Crucially, the group now has flexibility to grow both Iberia-branded operations on its short-haul network and to deploy pilots between the two. As Iberia executive chairman Luis Gallego said, “Iberia Express will help make Iberia profitable and stronger, by providing short-haul feed, and will provide Spanish competition to low-cost carriers”.

Mr Walsh does not see any problem of brand confusion between Iberia and Iberia Express. On the contrary, he believes that there is an “opportunity to do things with Iberia Express that we might not do with Iberia”. For this reason, it was “important to secure the ongoing independence of Express”.

In spite of the recognition in the SEPLA agreement of Iberia Express’ right to grow, this may remain a source of some discontent among pilots. As previously reported by CAPA, the union’s chief Justo Peral said “it now makes no sense to continue Iberia Express” in light of the productivity agreement and it would only be “logical” to continue operating the LCC with a “limited fleet” and to be used to fend off other LCCs from Madrid Barajas Airport, given its operating costs (Preferente, 20-Feb-2014).

Agreement with Iberia cabin crew

Iberia’s agreement with cabin crew also provides for improved productivity, through increased flying hours, more duty days and new working practices for short haul. As with the pilots, the 14% pay cut is confirmed and the additional 4% cut is returned.

The same terms apply regarding a pay freeze to 2015 and subsequent increases being linked to Iberia’s profitability. New starting salaries will be set at around EUR20k, “market levels” according to Iberia, and technical changes to seniority and promotion levels will reduce seniority-driven wage inflation. There may also be a possible extension of a voluntary redundancy plan beyond the 627 cuts in the Mediation Agreement.

Ground staff are yet to reach agreement

An agreement with ground staff is yet to be reached, but negotiations are ongoing. Although more numerous than flight crew, ground staff salaries are typically lower and reaching agreement with pilots and cabin crew first was tactically important.

“The fact that we have agreement in principle with pilots and cabin crew is a very significant move forward”, Mr Walsh told analysts at the IAG results presentation. “We are clearly optimistic that we can reach agreement with the ground unions…, but, if I was to classify them in terms of significance, I would say the pilots and the cabin crew are significantly more important…, because it does enable us to do certain things…”.

Iberia is no longer suffering heavy capacity cuts

After implementing what IAG CEO Willie Walsh called “a tactical withdrawal at Madrid to allow us to restructure” (speaking at the 2013 results presentation to analysts), Iberia will tentatively begin the return to ASK growth in 2014, after a 14.0% cut in 2013 and a 3.3% cut in 2012. For the full year, ASK growth is planned to be 1.9% in 2014, although its 1Q capacity will be down by 1.9%.

IAG capacity by ASK (million): 2010 to 2013 and forecast for 2014*

Iberia ASK growth: 1Q2014

Nevertheless, this growth in 2014 is mainly a bounce-back from capacity that was lost to strike action in 2013 and Mr Walsh remains cautious about expanding Iberia until its restructuring is fully complete. “We still need to assess what the underlying demand environment is like in Spain”, he told analysts, “we still believe there is room for further economic recovery before we are encouraged to commit any additional capacity to the market, but I think it’s going in the right direction”.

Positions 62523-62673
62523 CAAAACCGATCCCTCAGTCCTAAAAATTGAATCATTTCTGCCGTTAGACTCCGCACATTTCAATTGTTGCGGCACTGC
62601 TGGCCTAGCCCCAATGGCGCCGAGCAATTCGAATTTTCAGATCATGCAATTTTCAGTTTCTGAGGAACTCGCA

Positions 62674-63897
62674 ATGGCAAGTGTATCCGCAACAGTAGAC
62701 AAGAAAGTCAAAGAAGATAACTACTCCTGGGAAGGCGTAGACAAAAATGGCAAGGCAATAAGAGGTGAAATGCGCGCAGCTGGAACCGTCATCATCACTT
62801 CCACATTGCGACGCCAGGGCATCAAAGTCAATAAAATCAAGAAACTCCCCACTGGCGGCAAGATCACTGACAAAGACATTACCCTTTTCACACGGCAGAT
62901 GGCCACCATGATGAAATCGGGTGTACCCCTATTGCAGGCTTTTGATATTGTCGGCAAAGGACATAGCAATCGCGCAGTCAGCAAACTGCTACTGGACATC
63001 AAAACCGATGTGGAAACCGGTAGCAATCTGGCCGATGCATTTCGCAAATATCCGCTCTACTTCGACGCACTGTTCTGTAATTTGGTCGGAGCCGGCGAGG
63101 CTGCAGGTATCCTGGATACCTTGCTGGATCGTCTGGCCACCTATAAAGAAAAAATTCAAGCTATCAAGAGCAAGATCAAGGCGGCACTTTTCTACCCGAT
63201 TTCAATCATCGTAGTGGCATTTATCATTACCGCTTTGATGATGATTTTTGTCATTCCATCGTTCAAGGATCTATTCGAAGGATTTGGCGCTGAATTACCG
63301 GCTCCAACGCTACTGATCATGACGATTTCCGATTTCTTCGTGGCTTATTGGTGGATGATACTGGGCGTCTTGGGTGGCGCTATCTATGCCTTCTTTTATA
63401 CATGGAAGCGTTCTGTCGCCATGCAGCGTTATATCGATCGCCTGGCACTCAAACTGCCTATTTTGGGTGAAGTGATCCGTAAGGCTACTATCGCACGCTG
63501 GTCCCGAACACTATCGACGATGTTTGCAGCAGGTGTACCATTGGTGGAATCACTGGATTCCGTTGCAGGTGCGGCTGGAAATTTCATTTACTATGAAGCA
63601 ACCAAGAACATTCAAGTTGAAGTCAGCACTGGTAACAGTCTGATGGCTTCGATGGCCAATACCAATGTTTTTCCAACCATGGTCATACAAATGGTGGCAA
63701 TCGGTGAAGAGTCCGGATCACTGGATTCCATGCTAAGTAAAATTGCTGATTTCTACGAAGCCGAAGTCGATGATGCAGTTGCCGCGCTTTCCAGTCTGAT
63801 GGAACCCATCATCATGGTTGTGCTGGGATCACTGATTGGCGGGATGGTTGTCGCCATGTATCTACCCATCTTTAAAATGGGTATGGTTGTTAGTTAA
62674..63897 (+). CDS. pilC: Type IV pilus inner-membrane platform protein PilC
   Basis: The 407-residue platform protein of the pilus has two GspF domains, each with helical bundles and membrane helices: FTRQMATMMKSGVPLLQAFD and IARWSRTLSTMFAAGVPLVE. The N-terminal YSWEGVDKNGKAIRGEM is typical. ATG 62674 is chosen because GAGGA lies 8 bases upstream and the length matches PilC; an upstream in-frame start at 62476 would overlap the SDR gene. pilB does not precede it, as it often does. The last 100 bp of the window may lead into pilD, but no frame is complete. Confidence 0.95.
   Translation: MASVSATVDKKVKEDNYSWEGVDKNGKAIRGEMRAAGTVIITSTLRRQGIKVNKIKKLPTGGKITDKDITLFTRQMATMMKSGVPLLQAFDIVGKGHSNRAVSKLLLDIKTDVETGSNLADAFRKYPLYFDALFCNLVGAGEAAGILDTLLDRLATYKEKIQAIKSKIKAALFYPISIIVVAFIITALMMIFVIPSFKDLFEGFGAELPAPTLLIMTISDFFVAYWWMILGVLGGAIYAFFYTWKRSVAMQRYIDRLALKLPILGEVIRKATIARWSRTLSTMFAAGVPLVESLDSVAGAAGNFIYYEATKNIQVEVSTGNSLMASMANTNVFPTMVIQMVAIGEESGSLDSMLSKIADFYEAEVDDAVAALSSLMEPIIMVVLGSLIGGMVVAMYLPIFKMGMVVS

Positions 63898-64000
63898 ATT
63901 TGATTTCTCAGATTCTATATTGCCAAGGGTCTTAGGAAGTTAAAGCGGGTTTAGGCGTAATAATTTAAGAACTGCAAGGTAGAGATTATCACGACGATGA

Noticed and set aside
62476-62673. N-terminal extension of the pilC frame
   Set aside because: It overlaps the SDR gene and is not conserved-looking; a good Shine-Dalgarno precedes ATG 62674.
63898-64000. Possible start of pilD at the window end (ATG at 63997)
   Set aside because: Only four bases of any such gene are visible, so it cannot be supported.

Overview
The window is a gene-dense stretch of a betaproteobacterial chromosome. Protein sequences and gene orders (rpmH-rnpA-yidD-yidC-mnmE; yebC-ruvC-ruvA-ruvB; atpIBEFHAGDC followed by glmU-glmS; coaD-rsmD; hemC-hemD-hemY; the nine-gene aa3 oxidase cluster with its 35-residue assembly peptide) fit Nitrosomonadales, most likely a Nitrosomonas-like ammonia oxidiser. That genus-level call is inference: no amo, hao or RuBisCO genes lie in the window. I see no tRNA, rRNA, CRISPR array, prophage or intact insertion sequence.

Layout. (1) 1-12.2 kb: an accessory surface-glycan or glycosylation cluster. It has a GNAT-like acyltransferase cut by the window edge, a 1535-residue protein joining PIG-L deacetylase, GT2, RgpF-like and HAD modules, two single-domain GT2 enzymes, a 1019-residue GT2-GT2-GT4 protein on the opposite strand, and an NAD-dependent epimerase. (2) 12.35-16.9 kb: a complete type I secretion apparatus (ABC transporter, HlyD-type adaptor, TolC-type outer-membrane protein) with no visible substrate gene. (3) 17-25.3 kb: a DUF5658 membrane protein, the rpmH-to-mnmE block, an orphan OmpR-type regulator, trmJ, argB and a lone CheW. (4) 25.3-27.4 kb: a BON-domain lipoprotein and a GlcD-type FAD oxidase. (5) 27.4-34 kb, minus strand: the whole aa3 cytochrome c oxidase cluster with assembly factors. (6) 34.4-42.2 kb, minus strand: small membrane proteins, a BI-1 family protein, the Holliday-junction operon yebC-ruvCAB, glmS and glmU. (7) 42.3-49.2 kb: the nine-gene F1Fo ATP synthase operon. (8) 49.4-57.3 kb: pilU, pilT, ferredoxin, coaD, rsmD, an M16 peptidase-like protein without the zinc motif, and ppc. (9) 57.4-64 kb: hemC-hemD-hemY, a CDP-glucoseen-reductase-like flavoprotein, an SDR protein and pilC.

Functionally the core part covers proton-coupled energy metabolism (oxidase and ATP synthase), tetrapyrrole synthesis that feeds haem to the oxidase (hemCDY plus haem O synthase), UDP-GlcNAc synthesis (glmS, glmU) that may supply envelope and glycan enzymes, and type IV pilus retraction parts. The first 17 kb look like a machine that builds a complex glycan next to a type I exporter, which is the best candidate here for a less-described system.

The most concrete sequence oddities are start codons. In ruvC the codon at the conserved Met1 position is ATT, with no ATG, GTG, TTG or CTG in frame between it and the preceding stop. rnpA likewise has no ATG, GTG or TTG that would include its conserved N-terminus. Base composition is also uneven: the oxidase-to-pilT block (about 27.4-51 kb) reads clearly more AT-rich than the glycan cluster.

IAG remains resolute in leaving Iberia out of its significant new aircraft orders until its recovery is fully established. This does risk further erosion of its historically strong position from Europe to Latin America, for example at the hands of Air Europa, but Mr Walsh is right to wait until there is more evidence that Iberia can generate a sufficient return on any investment.

See related reports:

“The big improvement is going to be coming from cost reduction”

In the period immediately before the global financial crisis, Iberia’s profits grew mainly due to falling unit costs (cost per available seat km, CASK). The plunge into heavy losses was mainly the result of a sharp drop in unit revenues (revenue per available seat km, RASK), particularly in 2009, while unit costs were not cut with sufficient pace or magnitude.

Since its last year of profit in 2007, Iberia has seen its CASK increase by 3% and its RASK fall by 6% (to 2013). Although RASK recovered somewhat from the slump of 2009, the chart below highlights that CASK reduction is likely to remain the key to restoring sustainable profitability.

Iberia total revenue per available seat km (RASK) and operating cost per available seat km (CASK), EUR cent: 2005 to 2013

This was recognised by IAG CFO Enrique Dupuy at the 2013 results presentation, when contemplating a planned return to profit for Iberia in 2014. “The big improvement is going to be coming from cost reduction”, he said.

“…the landscape is completely different”

It seems that the battle to save Iberia from losses mired in an unproductive labour force is on the way to being won. This is an all-too-rare example of an airline management team setting a clear path and sticking to it, in the face of strong opposition from unions.

IAG has not deviated from the message that the only alternative to restructuring is for Iberia to shrink further and to risk becoming financially unsustainable. This message has also been reinforced by Mr Gallego, who was appointed by IAG CEO Willie Walsh to run Iberia in Mar-2013.

See related report: Iberia: a new hammer can crack an old nut, but sometimes the new ones taste better

Mr Walsh was not being complacent when he told analysts: “When I look at where we are with Iberia today and where we were 24 months ago, or even 12 months ago, the landscape is completely different”.

Mr Walsh recognises that there is still work to be done: “We will bring Iberia into profit; it’s not going to be a level of profitability that’s acceptable this year, but it’s going in the right direction. There is a significant turnaround in financial performance, a significant improvement in the brand positioning of Iberia and the quality of Iberia in the Spanish market and in the markets it’s operating in…”.